The Theodosius Cistern, Istanbul - An ancient Roman underground reservoir with a very modern light show !
We visited the Cistern of Theodosius while in Istanbul back in June. Its quite an incredible place - a man-made underground reservoir built around 430 (so 1600 years old), to store fresh water for the then growing city of Constantinople.
The Theodosius Cistern is a very impressive place, just for its age. It consists of a brick built underground reservoir, supported by 32 beautiful marble columns. It looks in pretty amazing condition considering its 1600 year old age, as if it could still hold water today.
Its surprisingly not that big (say the size of a small concert hall), and as such to make it a more worthwhile attraction ,it has been fitted with an amazing light show. This was necessary because there is another underground reservoir, the Basilica Cistern, quite close to it, which is huge, and an incredible place to visit, and by comparison, the Theodosius Cistern on its own could not complete. So its distinguishing feature is the light show, and thats the incentive to go and see it.
The light show as pretty impressive, and quite immersive, as it covers every visible surface. When the lights are out, it is completely pitch black in the undergrounds space, so it creates for quite a show !
The pic above shows the natural colours of the cistern. What I love about the design is that even though these pillars would be underground and never seen by anyone, they still wanted to make them look good and gave them the beautiful fluting feature at the top ! What craftmanship !
The pic above also shows the beautiful vaulted brick ceilings, and the old arches at the top, which I assume were part of the water delivery system (whether into or out of the cistern). This cistern was fed by the Valens aqueduct which transported water from many miles away into the naturally dry city of Constantinople.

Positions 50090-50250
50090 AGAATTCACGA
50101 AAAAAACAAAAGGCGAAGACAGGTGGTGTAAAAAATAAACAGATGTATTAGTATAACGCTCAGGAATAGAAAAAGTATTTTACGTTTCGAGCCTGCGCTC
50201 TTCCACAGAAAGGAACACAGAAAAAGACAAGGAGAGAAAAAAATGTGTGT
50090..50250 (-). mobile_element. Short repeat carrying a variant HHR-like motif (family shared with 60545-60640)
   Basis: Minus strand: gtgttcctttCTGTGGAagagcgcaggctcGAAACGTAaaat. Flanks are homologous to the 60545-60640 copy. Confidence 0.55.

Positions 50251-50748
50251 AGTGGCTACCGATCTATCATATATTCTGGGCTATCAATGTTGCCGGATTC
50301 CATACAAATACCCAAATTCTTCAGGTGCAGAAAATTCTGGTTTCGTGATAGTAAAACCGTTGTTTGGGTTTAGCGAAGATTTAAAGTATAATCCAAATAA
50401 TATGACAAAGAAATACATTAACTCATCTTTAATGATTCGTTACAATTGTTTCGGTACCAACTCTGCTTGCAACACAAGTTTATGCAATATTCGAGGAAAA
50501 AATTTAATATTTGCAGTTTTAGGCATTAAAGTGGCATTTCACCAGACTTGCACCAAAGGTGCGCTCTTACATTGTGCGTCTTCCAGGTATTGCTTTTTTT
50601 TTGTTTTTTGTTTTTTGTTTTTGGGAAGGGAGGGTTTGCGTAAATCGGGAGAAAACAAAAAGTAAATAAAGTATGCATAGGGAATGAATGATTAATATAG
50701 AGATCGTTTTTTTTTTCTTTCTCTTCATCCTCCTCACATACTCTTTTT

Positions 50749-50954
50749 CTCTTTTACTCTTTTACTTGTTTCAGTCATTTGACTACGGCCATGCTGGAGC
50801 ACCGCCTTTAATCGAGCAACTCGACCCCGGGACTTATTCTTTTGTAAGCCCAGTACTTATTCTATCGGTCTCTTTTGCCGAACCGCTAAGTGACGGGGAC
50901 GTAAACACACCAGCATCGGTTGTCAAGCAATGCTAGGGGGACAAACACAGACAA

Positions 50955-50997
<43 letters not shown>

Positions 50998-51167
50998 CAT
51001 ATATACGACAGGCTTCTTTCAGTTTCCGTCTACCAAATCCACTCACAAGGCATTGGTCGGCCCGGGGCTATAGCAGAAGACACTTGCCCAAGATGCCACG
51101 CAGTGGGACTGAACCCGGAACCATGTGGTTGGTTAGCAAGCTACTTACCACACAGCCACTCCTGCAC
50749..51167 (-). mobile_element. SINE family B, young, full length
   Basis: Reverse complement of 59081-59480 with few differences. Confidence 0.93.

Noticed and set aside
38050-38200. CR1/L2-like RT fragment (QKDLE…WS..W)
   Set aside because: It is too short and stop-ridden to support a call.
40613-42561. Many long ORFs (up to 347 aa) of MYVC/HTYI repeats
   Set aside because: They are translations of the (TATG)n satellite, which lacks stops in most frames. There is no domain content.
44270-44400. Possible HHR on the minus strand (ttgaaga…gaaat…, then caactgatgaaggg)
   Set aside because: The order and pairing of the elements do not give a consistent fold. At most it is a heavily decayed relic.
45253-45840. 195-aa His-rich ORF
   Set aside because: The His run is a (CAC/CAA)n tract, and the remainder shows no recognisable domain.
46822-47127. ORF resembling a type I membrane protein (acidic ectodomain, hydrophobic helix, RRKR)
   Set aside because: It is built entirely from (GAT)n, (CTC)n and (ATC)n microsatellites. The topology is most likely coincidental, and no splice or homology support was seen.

The pic above shows some of the huge projectors that are in place to put on the display - it was quite an impressive setup, and the mind boggles at how hard it must have been to programme the light show to project correctly on all of the available surfaces at the right time.
The show only lasted for 15 minutes, and as short as that sounds, it was actually long enough. If I was to be honest, I would have to say it felt a little expensive for what it was, especially having seen the Basilica Cistern a few days earlier - which is immense in comparison. Although I'm still glad I got to see another impressive Roman construction.
It certainly shed the underground complex in a different light - literally ! And overall, being a lover of Roman architecture and history, I was still very impressive with what they had managed to implement all those many years ago. Without this type of ingenuity, it would have been impossible for the city to flourish and grow as large as it did all those years ago, as it had next to no sources of fresh drinking water.
So the architecture was pretty cool, even if the light show was a bit gimmicky - although it was also impressive.
Would I go back to see it again ? Probably not, although I'm glad I have seen it. I would however go back to the Basilica Cistern in a heart beat, that place is just amazing.
It was a key feature on the tourist trail in Istanbul, and you've got to do these things, so it was all good ! And if fancy light shows in underground reservoirs are your thing - then this is the one to go and see !